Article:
Yellen Signals Higher Rates May Come Sooner Than Expected

Newly installed Fed-chair Janet Yellen held her first press conference yesterday, and her remarks could portend big changes to mortgage rates and housing in the months ahead. Yellen suggested the Federal Reserve may begin raising interest rates as soon as next spring and said bond purchases would likely be wound down by this fall. Her comments were more hawkish than expected: interest rates rose as Yellen spoke, while stocks fell nearly 200 points before recovering some of their losses.

If the Fed follows Yellen’s script, mortgage rates in the U.S. will likely rise significantly this year and in 2015. That’s because an end to Fed stimulus means no more monthly purchases of mortgage-backed securities and treasury bonds by the central bank – purchases which have had the effect of lowering borrowing costs for homebuyers. It's pretty much a given that an end to Fed bond buying, coupled with outright increases in the Fed funds rate, could significantly boost mortgage rates in the coming months.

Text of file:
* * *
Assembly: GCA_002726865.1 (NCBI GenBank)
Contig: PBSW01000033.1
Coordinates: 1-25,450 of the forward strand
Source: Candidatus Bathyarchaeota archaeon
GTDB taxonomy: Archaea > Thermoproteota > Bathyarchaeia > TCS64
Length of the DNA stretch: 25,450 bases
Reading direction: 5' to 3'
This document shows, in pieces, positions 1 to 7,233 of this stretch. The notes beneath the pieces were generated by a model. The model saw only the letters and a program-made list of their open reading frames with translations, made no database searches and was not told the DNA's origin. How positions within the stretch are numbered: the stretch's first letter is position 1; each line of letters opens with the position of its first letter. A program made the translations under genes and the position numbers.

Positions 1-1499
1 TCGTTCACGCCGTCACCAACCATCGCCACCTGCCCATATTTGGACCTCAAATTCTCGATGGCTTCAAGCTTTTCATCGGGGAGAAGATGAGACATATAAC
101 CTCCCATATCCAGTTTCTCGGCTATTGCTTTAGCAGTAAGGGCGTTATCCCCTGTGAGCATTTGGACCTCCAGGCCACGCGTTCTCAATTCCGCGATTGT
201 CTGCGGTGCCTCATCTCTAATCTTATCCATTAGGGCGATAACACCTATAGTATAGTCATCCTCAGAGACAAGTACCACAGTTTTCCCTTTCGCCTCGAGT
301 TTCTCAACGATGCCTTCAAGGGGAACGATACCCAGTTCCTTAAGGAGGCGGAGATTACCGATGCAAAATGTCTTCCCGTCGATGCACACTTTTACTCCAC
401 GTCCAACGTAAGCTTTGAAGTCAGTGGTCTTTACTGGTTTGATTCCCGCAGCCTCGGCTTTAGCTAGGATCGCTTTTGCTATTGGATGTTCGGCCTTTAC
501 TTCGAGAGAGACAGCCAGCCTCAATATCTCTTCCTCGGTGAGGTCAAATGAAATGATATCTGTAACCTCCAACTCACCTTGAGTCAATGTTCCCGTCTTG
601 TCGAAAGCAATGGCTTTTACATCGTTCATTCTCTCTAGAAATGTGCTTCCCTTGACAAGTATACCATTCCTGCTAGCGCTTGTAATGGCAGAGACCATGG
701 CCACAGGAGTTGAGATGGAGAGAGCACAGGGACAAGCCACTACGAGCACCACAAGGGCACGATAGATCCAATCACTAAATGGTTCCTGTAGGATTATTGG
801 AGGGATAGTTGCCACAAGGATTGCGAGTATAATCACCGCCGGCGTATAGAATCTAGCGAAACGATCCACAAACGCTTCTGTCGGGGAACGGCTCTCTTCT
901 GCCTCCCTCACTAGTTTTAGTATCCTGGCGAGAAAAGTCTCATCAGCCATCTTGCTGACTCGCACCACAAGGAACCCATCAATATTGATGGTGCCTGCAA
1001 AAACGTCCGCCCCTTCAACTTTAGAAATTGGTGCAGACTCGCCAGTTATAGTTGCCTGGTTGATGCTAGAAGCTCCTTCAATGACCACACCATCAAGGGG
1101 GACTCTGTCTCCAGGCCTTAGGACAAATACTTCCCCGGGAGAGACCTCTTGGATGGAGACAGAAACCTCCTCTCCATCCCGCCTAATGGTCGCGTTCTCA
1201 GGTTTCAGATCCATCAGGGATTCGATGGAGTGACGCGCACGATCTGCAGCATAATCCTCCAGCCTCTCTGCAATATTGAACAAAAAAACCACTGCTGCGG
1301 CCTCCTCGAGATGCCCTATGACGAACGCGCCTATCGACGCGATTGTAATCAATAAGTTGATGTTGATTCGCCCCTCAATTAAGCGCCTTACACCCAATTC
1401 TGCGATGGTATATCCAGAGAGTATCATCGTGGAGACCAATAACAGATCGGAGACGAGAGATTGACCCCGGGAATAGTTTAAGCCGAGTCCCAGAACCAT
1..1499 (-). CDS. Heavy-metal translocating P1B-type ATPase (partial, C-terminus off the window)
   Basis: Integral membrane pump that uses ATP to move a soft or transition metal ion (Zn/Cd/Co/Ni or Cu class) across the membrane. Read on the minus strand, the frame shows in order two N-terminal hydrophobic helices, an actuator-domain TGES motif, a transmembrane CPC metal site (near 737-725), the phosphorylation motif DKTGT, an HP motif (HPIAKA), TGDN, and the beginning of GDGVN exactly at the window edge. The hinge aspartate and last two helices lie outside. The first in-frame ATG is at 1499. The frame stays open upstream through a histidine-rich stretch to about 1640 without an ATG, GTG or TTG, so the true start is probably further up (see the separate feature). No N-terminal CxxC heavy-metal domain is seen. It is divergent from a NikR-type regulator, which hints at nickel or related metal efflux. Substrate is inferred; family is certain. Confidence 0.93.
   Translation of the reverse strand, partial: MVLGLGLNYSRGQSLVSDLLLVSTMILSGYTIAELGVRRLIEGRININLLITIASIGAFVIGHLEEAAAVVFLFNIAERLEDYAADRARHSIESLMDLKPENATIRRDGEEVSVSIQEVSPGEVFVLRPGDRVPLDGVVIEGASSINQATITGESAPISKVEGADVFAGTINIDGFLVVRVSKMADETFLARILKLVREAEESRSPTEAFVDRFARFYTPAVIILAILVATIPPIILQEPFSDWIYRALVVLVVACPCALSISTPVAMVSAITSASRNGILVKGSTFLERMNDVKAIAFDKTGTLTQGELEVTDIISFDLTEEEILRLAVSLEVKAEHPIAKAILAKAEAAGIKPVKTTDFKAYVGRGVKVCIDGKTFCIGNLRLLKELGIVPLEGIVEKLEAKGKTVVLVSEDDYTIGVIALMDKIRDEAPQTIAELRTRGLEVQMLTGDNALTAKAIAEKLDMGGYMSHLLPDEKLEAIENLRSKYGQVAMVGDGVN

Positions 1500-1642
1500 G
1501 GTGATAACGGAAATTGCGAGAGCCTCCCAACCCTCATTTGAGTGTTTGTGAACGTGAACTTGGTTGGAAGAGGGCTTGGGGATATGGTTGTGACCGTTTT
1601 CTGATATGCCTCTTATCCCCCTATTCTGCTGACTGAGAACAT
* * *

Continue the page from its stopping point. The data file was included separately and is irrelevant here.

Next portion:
Yellen’s interest rate guidance in particular caught the market off guard. When asked by a reporter how to interpret Fed language that interest rates would remain in the current 0 to 25 basis point range for a "considerable time after the asset purchase program ends," Yellen said that "the language in the statement . . . probably means something on the order of six months."

It was an unusually explicit statement for a Fed-chair. Fed bosses usually cloak their answers in vague and opaque language, but Yellen gave an actual time-frame on when rate hikes can be expected. Of course, markets immediately reacted to the comment, with yields on the 10-year note rising from 2.70 to 2.77.

“She certainly moved (the timetable) up a little bit and I don't think the market was expecting that at all because she is widely viewed as being more on the dovish side of the aisle than she is on the hawkish side,” said Peter Kenny, CEO of Clearpool Group in New York.

Yellen’s hawkish note also extended to the labor market, which she said is healing faster than the Fed had forecast.

“The labor market more broadly I think has improved a little more than we might have expected,” she said.

While Yellen seems to be signalling a stronger economy ahead, her optimistic outlook could have a significant impact on mortgage borrowers in the coming months. If things are as good as Yellen and Co. seem to believe, and the Fed begins tightening early next year, interest rates on everything from 3/1 ARMs to the mighty 30-fixed will be heading higher – maybe much higher. For Americans looking to buy a house in the near-term, Yellen may have just given them one more reason to lock in a mortgage rate sooner rather than later.